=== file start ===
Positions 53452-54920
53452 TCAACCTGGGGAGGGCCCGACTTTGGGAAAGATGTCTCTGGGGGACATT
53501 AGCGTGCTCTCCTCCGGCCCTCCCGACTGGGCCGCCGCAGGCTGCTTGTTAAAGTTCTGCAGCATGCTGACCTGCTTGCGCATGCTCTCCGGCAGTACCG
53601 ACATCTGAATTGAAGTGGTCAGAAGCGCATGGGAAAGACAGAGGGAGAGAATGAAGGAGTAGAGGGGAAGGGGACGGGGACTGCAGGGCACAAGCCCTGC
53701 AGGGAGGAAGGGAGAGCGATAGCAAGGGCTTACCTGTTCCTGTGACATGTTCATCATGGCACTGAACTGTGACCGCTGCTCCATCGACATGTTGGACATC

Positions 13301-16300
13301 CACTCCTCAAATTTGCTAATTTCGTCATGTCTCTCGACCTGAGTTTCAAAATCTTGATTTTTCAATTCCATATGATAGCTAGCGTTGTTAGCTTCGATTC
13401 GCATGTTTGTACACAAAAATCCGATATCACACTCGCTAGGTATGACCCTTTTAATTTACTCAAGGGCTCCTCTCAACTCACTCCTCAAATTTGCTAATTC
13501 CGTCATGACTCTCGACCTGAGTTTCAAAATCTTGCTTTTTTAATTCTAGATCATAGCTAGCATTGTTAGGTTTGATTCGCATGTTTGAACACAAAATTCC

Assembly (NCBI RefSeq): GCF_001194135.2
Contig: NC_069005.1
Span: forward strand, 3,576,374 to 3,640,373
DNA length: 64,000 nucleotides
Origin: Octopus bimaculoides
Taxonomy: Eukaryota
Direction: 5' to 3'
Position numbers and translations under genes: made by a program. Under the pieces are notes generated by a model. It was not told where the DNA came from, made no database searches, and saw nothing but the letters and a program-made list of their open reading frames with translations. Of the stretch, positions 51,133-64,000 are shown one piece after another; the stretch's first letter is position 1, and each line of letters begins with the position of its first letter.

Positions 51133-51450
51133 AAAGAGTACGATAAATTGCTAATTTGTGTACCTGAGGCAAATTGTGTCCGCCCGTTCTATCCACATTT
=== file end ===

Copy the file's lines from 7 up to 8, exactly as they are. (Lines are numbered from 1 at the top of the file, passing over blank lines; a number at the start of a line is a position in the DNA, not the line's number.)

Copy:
13301 CACTCCTCAAATTTGCTAATTTCGTCATGTCTCTCGACCTGAGTTTCAAAATCTTGATTTTTCAATTCCATATGATAGCTAGCGTTGTTAGCTTCGATTC
13401 GCATGTTTGTACACAAAAATCCGATATCACACTCGCTAGGTATGACCCTTTTAATTTACTCAAGGGCTCCTCTCAACTCACTCCTCAAATTTGCTAATTC